Cities around the country are finding creative ways to add and enhance recreational trails, a trend that helps bring the benefits of urban forestry to greater numbers of people.
Rails-to-Trails Conservancy, a national advocacy group, has long encouraged communities to convert abandoned rail lines into trail networks.
That vision has come to life in an exciting way along the Atlanta BeltLine, as the New York Times notes today:
Until last year, the old railroad tracks that snaked through east Atlanta were derelict. Kudzu, broken bottles and plastic bags covered the rusting rails.
But these days, the two-mile corridor bustles with joggers, bikers and commuters. Along a trail lined with pine and sassafras trees, condos are under construction and a streetcar is planned.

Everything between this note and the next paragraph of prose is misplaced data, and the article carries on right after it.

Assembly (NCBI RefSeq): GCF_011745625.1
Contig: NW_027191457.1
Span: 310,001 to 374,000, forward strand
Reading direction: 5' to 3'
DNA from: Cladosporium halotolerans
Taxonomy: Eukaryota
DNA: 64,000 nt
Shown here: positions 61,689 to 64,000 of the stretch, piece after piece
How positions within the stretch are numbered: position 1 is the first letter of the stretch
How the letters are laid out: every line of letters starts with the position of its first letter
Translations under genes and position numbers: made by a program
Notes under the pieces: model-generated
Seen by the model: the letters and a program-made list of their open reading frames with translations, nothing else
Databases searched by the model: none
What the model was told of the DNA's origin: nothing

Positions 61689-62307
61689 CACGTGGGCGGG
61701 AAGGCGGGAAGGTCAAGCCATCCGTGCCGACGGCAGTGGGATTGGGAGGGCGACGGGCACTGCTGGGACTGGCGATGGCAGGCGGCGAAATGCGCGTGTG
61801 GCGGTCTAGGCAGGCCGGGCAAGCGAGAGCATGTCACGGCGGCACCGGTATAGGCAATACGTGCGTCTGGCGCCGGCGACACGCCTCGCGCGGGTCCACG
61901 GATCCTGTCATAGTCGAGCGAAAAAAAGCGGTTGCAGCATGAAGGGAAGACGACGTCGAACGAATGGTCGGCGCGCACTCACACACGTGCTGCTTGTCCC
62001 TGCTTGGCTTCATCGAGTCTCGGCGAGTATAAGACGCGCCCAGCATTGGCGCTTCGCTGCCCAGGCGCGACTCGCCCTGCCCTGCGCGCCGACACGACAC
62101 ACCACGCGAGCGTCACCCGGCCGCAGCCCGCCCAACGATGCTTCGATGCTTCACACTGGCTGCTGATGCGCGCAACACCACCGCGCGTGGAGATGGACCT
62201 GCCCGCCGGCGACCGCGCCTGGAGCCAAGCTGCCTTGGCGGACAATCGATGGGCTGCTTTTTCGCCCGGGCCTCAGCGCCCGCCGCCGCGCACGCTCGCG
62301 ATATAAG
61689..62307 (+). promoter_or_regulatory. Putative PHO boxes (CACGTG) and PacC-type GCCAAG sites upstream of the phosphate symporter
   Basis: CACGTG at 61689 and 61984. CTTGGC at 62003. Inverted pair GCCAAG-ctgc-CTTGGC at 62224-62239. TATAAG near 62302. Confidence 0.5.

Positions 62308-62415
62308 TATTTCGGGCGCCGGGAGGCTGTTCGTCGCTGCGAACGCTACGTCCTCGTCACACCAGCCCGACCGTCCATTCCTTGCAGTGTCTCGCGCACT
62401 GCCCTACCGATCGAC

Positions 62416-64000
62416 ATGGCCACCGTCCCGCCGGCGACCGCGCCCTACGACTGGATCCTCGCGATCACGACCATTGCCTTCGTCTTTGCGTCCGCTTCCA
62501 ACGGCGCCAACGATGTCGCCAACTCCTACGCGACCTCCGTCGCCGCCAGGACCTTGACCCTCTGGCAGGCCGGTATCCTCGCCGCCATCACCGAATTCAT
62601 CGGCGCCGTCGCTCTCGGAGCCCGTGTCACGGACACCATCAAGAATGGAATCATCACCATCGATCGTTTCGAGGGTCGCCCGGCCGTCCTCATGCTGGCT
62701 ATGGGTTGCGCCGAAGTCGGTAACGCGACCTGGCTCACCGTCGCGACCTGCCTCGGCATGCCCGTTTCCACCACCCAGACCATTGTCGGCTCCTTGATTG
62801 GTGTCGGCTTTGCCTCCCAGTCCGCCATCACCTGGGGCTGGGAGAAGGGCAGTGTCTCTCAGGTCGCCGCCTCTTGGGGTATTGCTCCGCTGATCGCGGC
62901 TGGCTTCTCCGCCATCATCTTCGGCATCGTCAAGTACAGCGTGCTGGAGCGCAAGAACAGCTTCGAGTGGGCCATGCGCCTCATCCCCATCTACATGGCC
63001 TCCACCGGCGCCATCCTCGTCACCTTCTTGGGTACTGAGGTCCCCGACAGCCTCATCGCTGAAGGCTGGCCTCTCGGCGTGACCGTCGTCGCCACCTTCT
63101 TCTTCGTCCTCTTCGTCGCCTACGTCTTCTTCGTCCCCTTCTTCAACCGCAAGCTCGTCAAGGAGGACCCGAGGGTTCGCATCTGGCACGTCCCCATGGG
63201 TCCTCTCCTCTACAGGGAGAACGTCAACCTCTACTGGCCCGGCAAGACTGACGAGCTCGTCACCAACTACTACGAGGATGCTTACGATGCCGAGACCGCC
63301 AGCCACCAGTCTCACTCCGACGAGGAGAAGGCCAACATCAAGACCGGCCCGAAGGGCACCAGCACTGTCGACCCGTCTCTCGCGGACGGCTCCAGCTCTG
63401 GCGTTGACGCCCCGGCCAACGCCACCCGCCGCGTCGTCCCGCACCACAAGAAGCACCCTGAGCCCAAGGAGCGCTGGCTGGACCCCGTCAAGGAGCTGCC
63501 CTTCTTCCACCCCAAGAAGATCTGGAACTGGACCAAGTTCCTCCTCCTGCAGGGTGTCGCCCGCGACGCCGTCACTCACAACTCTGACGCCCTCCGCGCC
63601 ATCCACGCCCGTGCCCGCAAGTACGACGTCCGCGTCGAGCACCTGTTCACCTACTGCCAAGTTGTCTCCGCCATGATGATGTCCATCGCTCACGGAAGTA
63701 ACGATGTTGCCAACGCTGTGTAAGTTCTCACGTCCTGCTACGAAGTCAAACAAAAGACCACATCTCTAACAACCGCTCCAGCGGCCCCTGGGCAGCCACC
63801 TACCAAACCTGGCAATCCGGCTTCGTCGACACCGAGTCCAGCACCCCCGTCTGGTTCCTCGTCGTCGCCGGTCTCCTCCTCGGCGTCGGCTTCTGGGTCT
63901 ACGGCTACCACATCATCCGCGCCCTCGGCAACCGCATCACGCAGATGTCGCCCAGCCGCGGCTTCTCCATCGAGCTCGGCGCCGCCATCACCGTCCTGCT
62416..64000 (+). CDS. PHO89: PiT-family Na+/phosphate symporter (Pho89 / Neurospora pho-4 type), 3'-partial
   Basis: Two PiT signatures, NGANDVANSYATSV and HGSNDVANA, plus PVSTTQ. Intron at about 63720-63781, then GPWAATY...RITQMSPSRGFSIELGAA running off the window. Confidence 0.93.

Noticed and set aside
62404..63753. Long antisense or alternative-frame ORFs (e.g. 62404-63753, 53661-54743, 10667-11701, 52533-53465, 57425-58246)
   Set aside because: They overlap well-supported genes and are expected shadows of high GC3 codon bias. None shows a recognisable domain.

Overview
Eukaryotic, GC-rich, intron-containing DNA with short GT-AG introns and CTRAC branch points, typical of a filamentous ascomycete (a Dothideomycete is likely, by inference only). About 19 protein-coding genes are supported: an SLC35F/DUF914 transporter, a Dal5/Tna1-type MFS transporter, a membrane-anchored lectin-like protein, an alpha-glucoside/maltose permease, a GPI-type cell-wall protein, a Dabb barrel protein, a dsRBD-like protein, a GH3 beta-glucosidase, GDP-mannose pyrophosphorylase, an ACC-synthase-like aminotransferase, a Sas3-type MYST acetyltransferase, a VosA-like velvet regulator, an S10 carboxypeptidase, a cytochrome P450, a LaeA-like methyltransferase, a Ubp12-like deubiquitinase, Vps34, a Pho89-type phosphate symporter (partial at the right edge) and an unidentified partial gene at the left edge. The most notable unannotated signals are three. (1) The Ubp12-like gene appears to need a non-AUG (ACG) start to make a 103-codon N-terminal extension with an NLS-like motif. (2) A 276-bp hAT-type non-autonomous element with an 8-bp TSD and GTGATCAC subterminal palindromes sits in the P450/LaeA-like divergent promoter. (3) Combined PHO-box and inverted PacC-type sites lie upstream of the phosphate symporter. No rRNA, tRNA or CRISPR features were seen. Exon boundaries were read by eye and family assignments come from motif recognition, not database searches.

The current Eastside Trail is one part of a larger project that will eventually span 22-miles and include new housing and transit.
The story of how the BeltLine got off the ground is an inspiring one – and a reminder that one person with a vision can have a lasting impact on policy. It started as a graduate thesis at Georgia Tech in 1999. But rather than gather dust – and many theses do – it was picked up by then-Councilmember Cathy Woolard, who brought artists, environmentalists, real estate and transit advocates together to champion the plan.
Overtime, the BeltLine will become even greener – volunteers planted more than 600 trees along the trail last October.
The long-term benefits will also be substantial, with enhanced opportunity to spend time outdoors in the clean air and connect to different parts of the city, some of which have been left behind by previous development efforts.
“Build it and they will come” is how the saying often goes. But, in this case, the space is already there. It is just being re-purposed in creative ways – and already serving as an inspiration for other communities.
Photo courtesy of Atlanta BeltLine.